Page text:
You fall to the level of your training."

Train-on, Young Jedi.

locknthrow
01-12-2003, 01:18 AM
where was this thread aobut combatives vs Aikido or something like that and the one called Arrogance????

johnny rebb
01-14-2003, 04:55 PM
First of all, I have to say that Aikidoists have no place in a UFC, that's the whole idea of Aikido. But there is much practical knowledge to be gained in Aikido, that is more than useful on the street. First being able to judge one's Ki, and knowing whether they pose a threat. I believe that any Aikidoist who has been paying attention to the entire training of Aikido, and not just the movements, should be someone who is very hard to suprise in a street. Especially if they've become acustomed to 'keeping their head on a swivell' as my boss used to say. Secondly, being in tune with your opponents Ki, once a confrontation is unavoidable, is the best way to keep yourself from getting hurt, if you move when they move and are simply not there when the strike or attack lands, you suddenly have an advantage. HAving my base in Karate, and not Aikido, I would probably revert back to it in a real fight. But, I feel the teaching of being one with your opponent, and feeling his Ki is invaluable, and would likely not have ever been able to survive a fight without it. I have yet to come across a martial art that puts so much emphasis on this philosophy, and whether I am using Aikdio techniquees, or Karate, these will help me in all aspects of my life.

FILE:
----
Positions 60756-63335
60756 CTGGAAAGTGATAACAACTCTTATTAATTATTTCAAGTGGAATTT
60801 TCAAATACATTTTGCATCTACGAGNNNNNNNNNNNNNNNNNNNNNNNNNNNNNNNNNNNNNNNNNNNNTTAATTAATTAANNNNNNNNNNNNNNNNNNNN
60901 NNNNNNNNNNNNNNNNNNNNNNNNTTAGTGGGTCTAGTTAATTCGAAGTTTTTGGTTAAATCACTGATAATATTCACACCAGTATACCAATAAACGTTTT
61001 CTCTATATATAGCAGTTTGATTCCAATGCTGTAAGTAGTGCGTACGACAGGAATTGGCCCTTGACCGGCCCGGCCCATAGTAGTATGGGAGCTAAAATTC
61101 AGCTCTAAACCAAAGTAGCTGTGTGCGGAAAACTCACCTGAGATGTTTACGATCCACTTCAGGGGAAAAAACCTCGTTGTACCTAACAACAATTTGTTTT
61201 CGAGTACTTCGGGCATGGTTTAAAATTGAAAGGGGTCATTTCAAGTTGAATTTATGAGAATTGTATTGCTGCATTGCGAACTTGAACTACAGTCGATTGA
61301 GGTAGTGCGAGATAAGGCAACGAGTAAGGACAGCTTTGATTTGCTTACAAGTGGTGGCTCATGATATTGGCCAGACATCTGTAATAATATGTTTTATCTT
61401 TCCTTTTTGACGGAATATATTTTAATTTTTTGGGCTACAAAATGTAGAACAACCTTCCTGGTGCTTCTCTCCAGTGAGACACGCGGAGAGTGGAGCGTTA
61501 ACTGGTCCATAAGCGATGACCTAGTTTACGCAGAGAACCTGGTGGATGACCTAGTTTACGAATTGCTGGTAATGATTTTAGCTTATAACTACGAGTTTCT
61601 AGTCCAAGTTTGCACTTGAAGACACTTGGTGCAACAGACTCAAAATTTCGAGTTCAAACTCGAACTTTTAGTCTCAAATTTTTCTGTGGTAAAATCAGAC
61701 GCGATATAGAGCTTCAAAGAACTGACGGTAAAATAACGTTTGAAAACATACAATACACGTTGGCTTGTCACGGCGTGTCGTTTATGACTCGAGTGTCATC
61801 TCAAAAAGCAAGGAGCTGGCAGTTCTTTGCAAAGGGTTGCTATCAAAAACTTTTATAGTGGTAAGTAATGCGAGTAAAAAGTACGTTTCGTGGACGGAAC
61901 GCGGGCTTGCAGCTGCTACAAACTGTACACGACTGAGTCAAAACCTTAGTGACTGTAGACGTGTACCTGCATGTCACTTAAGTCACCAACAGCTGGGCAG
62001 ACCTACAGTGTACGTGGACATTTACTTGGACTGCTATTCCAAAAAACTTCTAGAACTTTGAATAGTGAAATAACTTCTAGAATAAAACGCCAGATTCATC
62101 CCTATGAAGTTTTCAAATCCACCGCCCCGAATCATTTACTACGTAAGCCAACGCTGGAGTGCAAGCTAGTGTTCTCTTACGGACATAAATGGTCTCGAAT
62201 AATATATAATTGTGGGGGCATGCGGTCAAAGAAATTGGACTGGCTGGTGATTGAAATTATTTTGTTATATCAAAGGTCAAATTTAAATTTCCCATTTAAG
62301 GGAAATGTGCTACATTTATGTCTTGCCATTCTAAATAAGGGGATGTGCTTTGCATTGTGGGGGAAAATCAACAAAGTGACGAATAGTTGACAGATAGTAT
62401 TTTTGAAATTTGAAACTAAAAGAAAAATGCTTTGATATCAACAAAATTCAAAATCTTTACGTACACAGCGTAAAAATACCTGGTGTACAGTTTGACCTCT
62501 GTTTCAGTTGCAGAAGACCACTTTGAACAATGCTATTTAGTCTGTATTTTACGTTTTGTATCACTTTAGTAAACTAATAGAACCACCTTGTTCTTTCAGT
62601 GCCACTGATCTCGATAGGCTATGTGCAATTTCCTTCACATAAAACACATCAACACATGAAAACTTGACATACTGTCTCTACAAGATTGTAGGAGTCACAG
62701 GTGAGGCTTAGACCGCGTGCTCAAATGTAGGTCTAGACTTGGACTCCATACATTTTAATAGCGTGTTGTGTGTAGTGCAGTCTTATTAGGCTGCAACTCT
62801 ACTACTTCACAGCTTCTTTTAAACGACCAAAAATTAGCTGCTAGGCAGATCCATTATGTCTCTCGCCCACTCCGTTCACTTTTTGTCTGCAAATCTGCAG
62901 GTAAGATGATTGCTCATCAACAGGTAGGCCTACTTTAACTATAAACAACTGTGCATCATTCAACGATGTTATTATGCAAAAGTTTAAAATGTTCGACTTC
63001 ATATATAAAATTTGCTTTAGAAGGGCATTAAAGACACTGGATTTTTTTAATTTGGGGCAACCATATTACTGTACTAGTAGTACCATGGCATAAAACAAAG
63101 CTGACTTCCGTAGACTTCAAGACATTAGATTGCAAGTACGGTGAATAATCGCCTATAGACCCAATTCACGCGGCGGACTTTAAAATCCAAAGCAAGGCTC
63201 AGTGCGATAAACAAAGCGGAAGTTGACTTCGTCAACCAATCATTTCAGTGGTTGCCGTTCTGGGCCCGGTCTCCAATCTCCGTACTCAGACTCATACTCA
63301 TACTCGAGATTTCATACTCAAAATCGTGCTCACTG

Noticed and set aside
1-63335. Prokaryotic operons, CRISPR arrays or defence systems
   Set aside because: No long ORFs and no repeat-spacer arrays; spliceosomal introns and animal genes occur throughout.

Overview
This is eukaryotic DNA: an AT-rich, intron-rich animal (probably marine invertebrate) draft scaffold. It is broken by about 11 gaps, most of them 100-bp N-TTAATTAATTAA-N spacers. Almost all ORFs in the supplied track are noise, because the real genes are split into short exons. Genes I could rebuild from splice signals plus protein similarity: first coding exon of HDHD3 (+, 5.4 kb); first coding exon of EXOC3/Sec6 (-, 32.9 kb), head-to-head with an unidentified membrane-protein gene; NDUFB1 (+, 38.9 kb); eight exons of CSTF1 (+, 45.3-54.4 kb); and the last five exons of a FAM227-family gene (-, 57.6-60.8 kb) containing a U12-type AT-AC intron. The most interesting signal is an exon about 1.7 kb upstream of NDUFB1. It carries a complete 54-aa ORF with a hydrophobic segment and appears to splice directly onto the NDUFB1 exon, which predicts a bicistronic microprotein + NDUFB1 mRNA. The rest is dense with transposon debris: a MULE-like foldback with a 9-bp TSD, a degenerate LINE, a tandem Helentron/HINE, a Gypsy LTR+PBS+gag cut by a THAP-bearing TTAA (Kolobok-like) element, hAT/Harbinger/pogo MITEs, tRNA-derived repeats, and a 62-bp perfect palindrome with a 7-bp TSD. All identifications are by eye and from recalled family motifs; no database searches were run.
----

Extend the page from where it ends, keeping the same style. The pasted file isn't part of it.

you´re all living in a fantasy world...real streetfighting is (to keep it short)UGLY!

It´s clear to me that you don´t know shit about realworldfighting any of you.Go down to your local bad neighbourhood, pick a fight and watch yourself bleed all over the pavement.

There is nothing glorius about it in real life.

johnny rebb
01-14-2003, 04:56 PM
http://www.nononsenseselfdefense.com

shihonage
01-14-2003, 05:17 PM
http://www.nononsenseselfdefense.com
Also, www.senshido.com .

Detective Dobbs
02-07-2003, 10:10 PM